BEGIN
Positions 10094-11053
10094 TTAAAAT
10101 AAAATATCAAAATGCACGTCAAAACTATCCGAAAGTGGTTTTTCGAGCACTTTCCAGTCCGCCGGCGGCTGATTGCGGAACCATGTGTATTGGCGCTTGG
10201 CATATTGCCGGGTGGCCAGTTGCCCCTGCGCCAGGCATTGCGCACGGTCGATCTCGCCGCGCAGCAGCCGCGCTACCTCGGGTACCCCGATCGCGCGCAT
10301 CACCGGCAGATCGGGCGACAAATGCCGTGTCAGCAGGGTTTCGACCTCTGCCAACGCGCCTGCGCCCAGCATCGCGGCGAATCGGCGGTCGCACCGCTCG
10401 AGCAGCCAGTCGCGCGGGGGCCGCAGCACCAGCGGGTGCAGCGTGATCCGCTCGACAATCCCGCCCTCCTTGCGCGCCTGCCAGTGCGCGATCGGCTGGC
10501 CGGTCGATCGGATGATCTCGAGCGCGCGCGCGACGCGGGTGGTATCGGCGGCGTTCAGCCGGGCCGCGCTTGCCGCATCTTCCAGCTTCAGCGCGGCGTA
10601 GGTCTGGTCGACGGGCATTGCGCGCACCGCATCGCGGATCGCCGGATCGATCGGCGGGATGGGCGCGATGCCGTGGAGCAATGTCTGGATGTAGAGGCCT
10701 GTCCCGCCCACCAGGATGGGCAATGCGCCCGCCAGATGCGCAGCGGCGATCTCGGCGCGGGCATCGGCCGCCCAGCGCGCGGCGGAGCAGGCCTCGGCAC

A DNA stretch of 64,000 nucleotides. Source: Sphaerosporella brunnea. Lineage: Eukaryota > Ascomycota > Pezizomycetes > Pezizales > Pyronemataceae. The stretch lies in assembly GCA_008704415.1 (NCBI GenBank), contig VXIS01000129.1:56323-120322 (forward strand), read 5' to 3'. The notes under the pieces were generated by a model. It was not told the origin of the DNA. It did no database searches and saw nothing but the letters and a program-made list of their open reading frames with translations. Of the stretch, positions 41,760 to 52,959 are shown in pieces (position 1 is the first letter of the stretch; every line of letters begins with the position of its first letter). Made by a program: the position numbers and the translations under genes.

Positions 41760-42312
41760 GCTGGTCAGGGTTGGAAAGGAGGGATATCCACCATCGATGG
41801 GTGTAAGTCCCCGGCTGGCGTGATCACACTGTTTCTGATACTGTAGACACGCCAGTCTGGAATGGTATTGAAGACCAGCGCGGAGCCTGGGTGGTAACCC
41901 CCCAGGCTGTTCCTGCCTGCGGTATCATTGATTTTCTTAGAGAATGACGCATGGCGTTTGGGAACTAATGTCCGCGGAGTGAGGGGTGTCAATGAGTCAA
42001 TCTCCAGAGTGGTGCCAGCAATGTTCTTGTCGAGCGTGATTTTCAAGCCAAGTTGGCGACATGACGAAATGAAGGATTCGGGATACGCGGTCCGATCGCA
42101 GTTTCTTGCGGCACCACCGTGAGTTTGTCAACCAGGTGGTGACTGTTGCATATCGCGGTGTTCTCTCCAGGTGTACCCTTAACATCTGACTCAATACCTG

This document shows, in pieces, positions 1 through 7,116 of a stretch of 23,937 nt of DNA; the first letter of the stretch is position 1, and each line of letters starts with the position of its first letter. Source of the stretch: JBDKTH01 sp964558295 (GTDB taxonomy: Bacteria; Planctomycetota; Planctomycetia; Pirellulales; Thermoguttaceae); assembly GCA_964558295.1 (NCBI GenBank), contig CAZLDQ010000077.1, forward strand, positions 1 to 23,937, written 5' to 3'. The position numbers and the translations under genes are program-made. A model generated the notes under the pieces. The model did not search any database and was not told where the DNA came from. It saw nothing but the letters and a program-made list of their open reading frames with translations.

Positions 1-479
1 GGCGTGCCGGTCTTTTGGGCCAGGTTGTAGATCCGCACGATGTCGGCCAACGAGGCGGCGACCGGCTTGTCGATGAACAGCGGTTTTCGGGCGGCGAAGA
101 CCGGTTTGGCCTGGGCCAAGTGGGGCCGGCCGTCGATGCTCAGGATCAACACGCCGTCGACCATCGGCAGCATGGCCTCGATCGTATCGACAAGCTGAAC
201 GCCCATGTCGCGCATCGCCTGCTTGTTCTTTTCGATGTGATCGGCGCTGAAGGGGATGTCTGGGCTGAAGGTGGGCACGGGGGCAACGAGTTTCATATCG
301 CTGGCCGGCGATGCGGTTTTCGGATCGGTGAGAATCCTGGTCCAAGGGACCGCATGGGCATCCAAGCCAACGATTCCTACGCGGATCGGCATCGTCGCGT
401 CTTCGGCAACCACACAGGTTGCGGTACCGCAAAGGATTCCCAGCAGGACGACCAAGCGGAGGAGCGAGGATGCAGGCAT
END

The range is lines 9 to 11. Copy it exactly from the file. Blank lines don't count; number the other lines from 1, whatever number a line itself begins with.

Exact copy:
10701 GTCCCGCCCACCAGGATGGGCAATGCGCCCGCCAGATGCGCAGCGGCGATCTCGGCGCGGGCATCGGCCGCCCAGCGCGCGGCGGAGCAGGCCTCGGCAC

A DNA stretch of 64,000 nucleotides. Source: Sphaerosporella brunnea. Lineage: Eukaryota > Ascomycota > Pezizomycetes > Pezizales > Pyronemataceae. The stretch lies in assembly GCA_008704415.1 (NCBI GenBank), contig VXIS01000129.1:56323-120322 (forward strand), read 5' to 3'. The notes under the pieces were generated by a model. It was not told the origin of the DNA. It did no database searches and saw nothing but the letters and a program-made list of their open reading frames with translations. Of the stretch, positions 41,760 to 52,959 are shown in pieces (position 1 is the first letter of the stretch; every line of letters begins with the position of its first letter). Made by a program: the position numbers and the translations under genes.

Positions 41760-42312